amelia b. edwards

Victorian Literature Challenge 2011 – Completion

For the past six or so months I haver been slowly inching towards finishing the Victorian Literature Challenge 2011. I was participating under the “Great Expectations” participation level of  where the challenge was to read five-nine books from the Victorian era. The first six books I finished with extreme swiftness but the last three took more time than I had anticipated because of my new job and everything else.

Anyhow, I have finally managed to finish the challenge. Thanks to Bethany of Subtle Melodrama for hosting this challenge! I enjoyed participating in it very much!

Books Completed:

1. Under the Red Robe. Stanley J. Weyman.

2.  The Diary of a Nobody. George Grossmith.

3. The Country of the Pointed Firs. Sarah Orne Jewett.

4. Mrs Lirriper’s Lodgings. Charles Dickens.

5.  Mrs. Lirriper’s Legacy. Charles Dickens.

6. Sailors Knots. W. W. Jacobs.

7. The Phantom Coach and Other Stories. Amelia B. Edwards.

8. Spinning-Wheel Stories. Louisa May Alcott. 

9. Barchester Towers. Anthony Trollope.

The Phantom Coach and Other Stories by Amelia B. Edwards

The Phantom Coach and Other Stories is a collection of horror stories by Amelia B. Edwards.

Amelia B. Edwards (1831 –1892) was a prominent Victorian English author, traveller and Egyptologist. Edwards was well known for her ghost stories. In her later life she more or less abandoned her literary career in favour of her career as an Egyptologist. She had co-founded the Egypt Exploration Fund (now the Egypt Exploration Society) in 1882 and the University College London has the Edwards Chair of Egyptology named after her.

My edition of The Phantom Coach and Other Stories contains altogether six stories, The Phantom Coach, An Engineer’s Story, A Service of Danger, The Story of Salome, Was it an Illusion? and How the Third Floor Knew the Potteries.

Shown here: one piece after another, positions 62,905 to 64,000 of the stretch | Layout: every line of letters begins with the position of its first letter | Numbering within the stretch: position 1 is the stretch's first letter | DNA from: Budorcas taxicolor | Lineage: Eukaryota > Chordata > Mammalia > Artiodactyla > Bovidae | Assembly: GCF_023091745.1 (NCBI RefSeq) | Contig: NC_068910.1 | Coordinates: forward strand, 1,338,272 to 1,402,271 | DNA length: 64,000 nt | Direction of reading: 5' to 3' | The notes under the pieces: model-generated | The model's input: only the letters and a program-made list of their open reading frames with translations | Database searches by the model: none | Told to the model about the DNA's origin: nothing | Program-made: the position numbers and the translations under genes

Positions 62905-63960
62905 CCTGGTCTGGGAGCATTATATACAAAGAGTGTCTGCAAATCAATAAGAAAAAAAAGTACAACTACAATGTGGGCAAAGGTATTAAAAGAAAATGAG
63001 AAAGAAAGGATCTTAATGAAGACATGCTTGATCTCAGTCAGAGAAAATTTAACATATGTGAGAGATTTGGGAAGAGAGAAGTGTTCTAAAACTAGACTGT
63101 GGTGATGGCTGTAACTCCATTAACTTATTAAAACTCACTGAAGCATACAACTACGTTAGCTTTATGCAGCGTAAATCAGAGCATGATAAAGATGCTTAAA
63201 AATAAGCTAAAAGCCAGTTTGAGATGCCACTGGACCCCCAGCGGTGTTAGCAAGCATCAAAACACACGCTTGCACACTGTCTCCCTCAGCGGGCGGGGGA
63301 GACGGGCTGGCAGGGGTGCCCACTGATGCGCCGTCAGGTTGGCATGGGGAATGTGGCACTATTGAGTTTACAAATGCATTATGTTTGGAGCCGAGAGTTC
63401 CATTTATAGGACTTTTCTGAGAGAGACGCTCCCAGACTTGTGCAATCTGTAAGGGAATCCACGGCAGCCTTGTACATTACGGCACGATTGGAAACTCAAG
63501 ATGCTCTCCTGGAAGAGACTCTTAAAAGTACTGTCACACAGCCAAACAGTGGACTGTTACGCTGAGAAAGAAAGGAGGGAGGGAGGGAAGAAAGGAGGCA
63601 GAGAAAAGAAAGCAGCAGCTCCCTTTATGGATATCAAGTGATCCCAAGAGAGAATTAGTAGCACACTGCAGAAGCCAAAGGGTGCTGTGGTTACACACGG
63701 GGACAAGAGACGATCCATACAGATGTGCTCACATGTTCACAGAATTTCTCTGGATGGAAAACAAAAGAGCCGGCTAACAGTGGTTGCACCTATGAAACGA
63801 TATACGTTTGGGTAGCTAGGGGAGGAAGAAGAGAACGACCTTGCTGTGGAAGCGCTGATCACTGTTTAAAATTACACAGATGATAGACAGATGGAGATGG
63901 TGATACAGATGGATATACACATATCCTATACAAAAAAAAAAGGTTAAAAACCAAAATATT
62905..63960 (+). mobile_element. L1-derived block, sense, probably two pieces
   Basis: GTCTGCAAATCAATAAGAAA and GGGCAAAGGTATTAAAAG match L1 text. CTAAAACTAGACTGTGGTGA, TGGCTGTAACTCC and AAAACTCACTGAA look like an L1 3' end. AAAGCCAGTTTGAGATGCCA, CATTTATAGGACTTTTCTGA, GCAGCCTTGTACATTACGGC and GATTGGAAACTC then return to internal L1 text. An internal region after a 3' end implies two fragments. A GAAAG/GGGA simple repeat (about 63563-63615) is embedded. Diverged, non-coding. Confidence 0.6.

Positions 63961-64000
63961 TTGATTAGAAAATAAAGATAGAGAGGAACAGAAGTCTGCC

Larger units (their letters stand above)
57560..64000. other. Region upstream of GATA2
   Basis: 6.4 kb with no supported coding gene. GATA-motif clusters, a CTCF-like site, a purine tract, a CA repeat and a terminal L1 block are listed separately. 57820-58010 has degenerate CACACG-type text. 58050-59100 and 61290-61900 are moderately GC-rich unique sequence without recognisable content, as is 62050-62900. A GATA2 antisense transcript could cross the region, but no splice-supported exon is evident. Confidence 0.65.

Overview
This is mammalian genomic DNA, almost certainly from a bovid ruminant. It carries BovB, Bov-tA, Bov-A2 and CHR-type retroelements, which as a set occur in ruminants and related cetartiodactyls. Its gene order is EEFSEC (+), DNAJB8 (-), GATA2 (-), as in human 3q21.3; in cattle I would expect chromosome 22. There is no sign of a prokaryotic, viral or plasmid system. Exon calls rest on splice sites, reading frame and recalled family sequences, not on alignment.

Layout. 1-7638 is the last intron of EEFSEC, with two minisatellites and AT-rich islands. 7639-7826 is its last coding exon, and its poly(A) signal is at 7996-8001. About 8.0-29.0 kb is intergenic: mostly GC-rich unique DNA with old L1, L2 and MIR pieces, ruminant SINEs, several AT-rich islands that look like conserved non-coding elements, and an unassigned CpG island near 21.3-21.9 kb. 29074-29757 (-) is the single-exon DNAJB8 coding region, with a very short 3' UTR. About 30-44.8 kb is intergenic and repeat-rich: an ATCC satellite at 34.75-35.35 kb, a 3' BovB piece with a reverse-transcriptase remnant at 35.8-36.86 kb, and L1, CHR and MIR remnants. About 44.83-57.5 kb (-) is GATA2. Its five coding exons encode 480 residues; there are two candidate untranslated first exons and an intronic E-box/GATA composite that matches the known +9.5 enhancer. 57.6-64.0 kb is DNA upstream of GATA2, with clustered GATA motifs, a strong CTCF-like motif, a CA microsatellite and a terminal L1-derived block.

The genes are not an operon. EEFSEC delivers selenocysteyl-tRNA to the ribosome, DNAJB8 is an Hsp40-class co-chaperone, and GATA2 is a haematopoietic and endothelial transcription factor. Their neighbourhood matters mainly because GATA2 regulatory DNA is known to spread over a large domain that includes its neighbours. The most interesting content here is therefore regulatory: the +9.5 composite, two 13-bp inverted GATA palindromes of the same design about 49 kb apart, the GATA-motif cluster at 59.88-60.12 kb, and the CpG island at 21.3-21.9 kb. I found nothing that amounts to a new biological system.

I had read the first story The Phantom Coach in an anthology as a child and thought it was really scary. After the re-read, I still think it’s pretty good. But too much time is spent on dwelling upon other non-ghost related things like the boring evening the protagonist spends with his elderly host.

An Engineer’s Story is an irritatingly melodramatic story. In it a materialistic woman is the cause of the rift between two best friends.

A Service of Danger is a predictable story but overall pretty okay.

The Story of Salome is once again predictable but not terrible. The ghostly presence is a tad more prominent in this story.

Was it an Illusion? is somewhat gruesome. The main incident disturbed me.

The last story How the Third Floor Knew the Potteries is a half baked tale. It feels as though the story is an unfinished draft of a story.

The problem with most of the stories is that they are almost all ordinary stories with a ghostly presence tacked on as an afterthought. Their rambling nature doesn’t help either.

The stories are terribly predictable. With each and every story it is obvious from the very first page what the conclusion is going to be.

As a fan of vintage horror and a Victorian lit enthusiast, I was really looking forward to reading this horror collection by Edwards. My memory of The Phantom Coach had made me pick this book up. But The Phantom Coach and Other Stories is sadly disappointing. Definitely not up to my expectations.

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